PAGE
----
What is an intuitive explanation of the odds scale?

In a logistic regression such as $$logit(p) = \beta_0 + \beta_1 x$$ we often interpret $\beta_1$ by looking at the odds ratio, $e^{\beta_1}$, which has the interpretation that a unit increase in $x$ is associated with a change in the odds of "success" by a factor of $e^{\beta_1}$.

Say I'm making basketball shots, and my successful shots are well modeled by a logistic regression $logit(p) = \beta_0 + \beta_1 x$ where $x$ is meters from the basket. If $e^{\beta_1} = 0.5$, then each meter that I step farther from the basket halves my odds of making the shot. This "sounds" fine, but I don't have have an intuition about what halving or doubling my odds means.

I thought of one interpretation of odds, which is the following: my racehorse is in a race with 9 other horses, and all 10 are of equal ability. So each has odds of 1:9 of winning. Then one way of thinking about the odds ratio is that halving my odds, or doubling my odds-against, is like doubling the number of opposing horses to 18.

In site searches I haven't found any intuitive interpretation: here says it's not intuitive, and here suggests that when people say "twice as likely" they aren't clear which scale is being used.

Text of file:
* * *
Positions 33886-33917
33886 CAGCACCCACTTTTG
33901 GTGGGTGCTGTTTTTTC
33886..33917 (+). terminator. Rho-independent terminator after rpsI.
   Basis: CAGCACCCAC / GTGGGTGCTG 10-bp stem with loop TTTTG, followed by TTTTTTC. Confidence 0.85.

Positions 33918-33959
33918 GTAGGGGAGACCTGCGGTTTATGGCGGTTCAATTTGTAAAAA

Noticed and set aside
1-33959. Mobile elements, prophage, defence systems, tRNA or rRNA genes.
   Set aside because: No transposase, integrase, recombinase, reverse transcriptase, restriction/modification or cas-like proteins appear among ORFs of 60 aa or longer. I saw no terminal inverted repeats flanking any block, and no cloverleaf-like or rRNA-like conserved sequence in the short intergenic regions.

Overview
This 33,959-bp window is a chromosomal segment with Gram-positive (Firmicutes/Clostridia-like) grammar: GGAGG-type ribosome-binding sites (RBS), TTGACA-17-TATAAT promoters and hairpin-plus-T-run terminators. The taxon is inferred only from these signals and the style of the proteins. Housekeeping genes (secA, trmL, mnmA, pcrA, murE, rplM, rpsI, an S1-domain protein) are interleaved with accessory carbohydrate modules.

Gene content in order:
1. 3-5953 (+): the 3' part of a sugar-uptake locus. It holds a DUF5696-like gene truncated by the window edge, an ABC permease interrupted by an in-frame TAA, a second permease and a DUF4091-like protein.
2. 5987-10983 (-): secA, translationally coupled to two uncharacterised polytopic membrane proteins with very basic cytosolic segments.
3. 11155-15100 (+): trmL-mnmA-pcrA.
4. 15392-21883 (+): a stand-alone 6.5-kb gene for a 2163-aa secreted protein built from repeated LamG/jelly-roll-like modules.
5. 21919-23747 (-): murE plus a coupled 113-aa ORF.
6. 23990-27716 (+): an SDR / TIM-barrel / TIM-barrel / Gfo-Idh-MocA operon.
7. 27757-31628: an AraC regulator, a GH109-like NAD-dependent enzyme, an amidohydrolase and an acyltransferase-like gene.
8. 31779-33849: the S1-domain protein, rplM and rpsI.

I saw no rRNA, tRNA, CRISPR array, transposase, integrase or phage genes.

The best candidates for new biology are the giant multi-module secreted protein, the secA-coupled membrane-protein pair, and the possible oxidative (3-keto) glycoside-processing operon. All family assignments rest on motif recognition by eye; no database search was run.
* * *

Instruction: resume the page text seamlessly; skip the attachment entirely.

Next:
• $\begingroup$ Did you mean $ln(p/(1-p)$ as the endogenous variable? Please, confirm. $\endgroup$ Commented May 13, 2022 at 15:26
  • $\begingroup$ This is a special cases of a "folded" transformation. See stats.stackexchange.com/a/10979/919 for a definition, illustrations, and discussion. Arguably, "intuitive" means "familiar" and thereby is subjective. A more interesting account of odds or log odds, then, would be concerned with understanding what kinds of things one must be familiar with to find odds intuitive and how that familiarity makes working with odds more understandable. A facility with transformations would be part of that account. $\endgroup$
    – whuber
    Commented May 13, 2022 at 17:30
  • $\begingroup$ @Lima_Institute_of_Econometrics to be more precise, the response variable would be Y where $Y | X \sim Bern(p(x))$, and then $p(x) = logit^{-1} (\beta_0 + \beta_1 x)$. $\endgroup$ Commented May 13, 2022 at 20:46

1 Answer 1


In the frequency interpretation, probability is the number of successful shots divided into the total number of shots (at each distance $x$). The odds is the number of successful shots per failure. That seems to be an intuitive description!

So, in your example, 1 meter longer from the basket, the odds is halved. So if the number of failures is the same as before, the number of successful shots is half.

In your other, horses, example, your interpretation seems fine.


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